A network scanner interrogates the target over the network: determines open ports via (semi-)exhaustive search determines software and versions, if possible, based on banners and behavior checks for known vulnerabilities (e.g., does /CFIDE/administrator exist) but it is limited by only having network access. The banner printed on port 22 will identify ...


4

"Average length of time that an announced vulnerability has widespread exploitation", T "Attractiveness of server as a target", A, on a qualitative scale of 1-5 (higher number representing more attractiveness). "Ease of exploitation", E, using the CVE score as a basis of common comparison (T/A) x E = N Considering that T is now considered to be measured ...


4

It's best to consider a Docker container to be the same as running an application on the host system. There are some attempts to lock down the Docker daemon by removing Linux Kernel capabilities, but this is not really a guarantee. If you do run Docker, there are a few things you can do to help mitigate some of this risk. SELinux - Enabling this will ...


4

I complete my own answer after a more in-depth comparison between the OSes I am the more familiar with and which took quite surprisingly different directions... PID randomization was popularized by OpenBSD which added it as soon as 1997. At that time it pursued two main goals: Protect against PID prediction vulnerabilities affecting mostly software which ...


4

I just asked a similar question; mine was about how Apple will fix this though, not necessarily what the bug does that causes the phone to crash. As @LvB suggested, it seems to be a bug in the SpringBoard notification text processing, where the program infinitely reads the Unicode string into memory, taking up all the available memory. Then, the SpringBoard ...


4

For a malicious attacker who tries to alter an ISO file while keeping its hash value identical to the hash value of the "genuine" file, the problem is known as a second preimage attack. No such attack is known for SHA-1 right now; if somebody wanted to compute such a second preimage, he would have to pay a cost of about 2160 hash function computations, which ...


3

From the nmap documentation: Another cause of duplicate fingerprints is embedded devices which share a common OS. For example, a printer from one vendor and an ethernet switch from another may actually share an embedded OS from a third vendor. In many cases, subtle differences between the devices still allow them to be distinguished. But ...


3

This is almost certainly a hardware fault in the video card; it's possible (but unlikely) that it's a bug in the video driver instead. The scrambled image you're seeing is leftover data from the game, stored in the video card's memory. Since you rebooted rather than doing a cold shutdown, the data wasn't lost due to lack of power. On starting up, Linux ...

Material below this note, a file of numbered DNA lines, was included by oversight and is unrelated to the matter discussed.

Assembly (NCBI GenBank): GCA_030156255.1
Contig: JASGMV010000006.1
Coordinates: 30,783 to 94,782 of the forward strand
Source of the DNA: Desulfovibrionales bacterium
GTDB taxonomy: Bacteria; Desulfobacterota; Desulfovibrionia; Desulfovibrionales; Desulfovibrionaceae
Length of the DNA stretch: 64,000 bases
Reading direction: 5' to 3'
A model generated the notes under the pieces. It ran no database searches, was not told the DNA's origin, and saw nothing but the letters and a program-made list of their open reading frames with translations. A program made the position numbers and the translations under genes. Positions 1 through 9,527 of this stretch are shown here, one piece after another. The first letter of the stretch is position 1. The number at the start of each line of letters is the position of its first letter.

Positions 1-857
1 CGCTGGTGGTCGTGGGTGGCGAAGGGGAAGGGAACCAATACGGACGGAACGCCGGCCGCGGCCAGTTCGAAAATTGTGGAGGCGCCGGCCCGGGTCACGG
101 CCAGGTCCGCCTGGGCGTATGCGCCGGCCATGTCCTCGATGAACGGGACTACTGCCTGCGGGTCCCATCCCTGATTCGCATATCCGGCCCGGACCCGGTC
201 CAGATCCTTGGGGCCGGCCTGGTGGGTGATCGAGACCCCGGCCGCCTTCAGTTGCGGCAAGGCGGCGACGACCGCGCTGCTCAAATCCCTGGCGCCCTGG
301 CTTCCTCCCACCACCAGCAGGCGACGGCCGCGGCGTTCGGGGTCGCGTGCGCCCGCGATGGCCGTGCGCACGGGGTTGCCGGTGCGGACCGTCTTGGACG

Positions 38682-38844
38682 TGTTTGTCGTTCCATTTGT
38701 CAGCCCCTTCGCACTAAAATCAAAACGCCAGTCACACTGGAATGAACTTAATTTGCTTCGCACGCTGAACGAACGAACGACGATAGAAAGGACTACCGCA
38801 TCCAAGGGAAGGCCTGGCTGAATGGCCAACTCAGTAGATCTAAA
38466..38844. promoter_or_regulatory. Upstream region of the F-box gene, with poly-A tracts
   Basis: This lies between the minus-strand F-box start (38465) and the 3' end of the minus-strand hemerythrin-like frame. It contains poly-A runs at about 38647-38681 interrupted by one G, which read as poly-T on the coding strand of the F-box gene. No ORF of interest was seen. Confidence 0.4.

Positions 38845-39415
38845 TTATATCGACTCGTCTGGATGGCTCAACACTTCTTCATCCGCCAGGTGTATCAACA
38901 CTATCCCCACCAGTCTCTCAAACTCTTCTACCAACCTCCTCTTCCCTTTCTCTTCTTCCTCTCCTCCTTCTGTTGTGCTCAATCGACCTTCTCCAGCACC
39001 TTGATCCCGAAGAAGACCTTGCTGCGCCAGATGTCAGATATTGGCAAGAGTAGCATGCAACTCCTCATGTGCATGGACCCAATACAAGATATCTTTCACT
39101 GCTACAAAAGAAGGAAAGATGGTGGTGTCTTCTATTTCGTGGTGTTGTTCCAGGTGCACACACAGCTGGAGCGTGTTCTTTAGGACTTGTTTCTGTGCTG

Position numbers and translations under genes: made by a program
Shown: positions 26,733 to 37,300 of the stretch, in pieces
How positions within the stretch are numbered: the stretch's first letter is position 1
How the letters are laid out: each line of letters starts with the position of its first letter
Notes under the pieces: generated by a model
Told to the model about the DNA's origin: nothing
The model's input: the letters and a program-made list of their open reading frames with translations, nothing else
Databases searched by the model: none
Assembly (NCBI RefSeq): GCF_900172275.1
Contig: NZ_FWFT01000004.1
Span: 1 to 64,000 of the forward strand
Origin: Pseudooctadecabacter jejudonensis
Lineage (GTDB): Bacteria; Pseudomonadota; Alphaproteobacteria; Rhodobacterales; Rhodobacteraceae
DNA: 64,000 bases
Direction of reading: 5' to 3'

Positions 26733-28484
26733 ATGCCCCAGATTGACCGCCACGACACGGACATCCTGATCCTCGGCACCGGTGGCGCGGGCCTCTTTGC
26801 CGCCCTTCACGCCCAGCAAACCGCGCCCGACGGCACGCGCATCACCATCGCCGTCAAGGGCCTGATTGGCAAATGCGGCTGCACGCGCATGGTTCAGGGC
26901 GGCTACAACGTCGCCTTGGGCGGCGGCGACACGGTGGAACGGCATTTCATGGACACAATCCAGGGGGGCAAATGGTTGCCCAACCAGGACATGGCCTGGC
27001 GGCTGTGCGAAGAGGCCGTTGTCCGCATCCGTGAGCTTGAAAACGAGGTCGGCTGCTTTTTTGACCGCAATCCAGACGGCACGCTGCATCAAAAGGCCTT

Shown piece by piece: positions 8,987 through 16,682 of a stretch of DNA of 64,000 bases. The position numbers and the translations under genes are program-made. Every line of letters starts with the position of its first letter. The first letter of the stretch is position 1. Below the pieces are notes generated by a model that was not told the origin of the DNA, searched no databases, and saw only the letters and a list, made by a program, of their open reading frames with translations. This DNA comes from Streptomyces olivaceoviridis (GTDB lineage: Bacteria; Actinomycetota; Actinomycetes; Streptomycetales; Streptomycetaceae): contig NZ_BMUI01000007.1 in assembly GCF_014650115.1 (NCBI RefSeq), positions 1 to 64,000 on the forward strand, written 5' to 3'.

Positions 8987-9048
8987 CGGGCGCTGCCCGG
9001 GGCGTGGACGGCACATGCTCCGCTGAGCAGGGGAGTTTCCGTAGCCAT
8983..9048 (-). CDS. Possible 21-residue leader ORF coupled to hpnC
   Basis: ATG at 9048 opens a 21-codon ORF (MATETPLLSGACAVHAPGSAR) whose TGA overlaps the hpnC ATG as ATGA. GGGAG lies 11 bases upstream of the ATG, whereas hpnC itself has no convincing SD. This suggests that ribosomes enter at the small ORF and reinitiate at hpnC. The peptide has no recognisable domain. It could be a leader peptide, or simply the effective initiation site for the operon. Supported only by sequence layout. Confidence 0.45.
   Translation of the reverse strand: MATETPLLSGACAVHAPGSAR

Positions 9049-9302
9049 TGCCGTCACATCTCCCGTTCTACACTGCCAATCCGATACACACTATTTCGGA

3

Realistically, the risk reduction options available will most likely not be cost effective. Especially considering those servers may be upgraded within the year. Two options that come to mind are network segmentation and application white listing. Symantec has a nice guide entitled, "Windows Server 2003 Migration: A Guide to Effectively Mitigate Risks". ...


3

Put an actual computer in a physical sandbox environment. The computer itself isn't a sandbox and don't virtualize anything. Need active directory? Put active directory in the sandbox environment. Do your tests, verify what has changed, review computer and network logs. This is more practical than building a sandboxed OS which limits normal hardware ...


2

This an artifact with the way windows does permissions: you can't act as a user without knowing the user's password because certain key bits of information are encrypted using the user's password. So this applies to no other operating systems. But the key here is that users have permissions and ownership rights, programs do not. So each application is just ...


2

To complete the answer given by Mark, the same is true for Windows systems: you can find a lot of information about the hardware on the hard drive... you just have to look in the registry files: You can even find a list of all the external drives ever mounted on the machine: Even on a data-only NTFS formatted disk, where no OS files are present, you ...


2

For Linux-based operating systems, very much so. The kernel prints out a detailed hardware summary during the startup process, which typically gets written to the system log. For example, some excerpts from my computer's log: Memory: 32877348k/34603008k available (3933k kernel code, 1126392k absent, 599268k reserved, 1997k data, 576k init) ... CPU0: ...


2

Some questions that you can answer in your essay: Who owns the data? Who should own the data? The user? The computer's owner (e.g. the user's employer)? The administrator? The operating system vendor? The hardware vendor? "Holywood"? (This ties in with @dewi-morgan's answer about DRM) Who is responsible for ensuring legitimate users can access the data? ...


2

Maybe you have another trustworthy live system CD (such as knoppix) available. You can boot your computer from that CD, mount your filesystem in the live session, download and burn from within the live session. Then you can boot off the downloaded/burnt CD.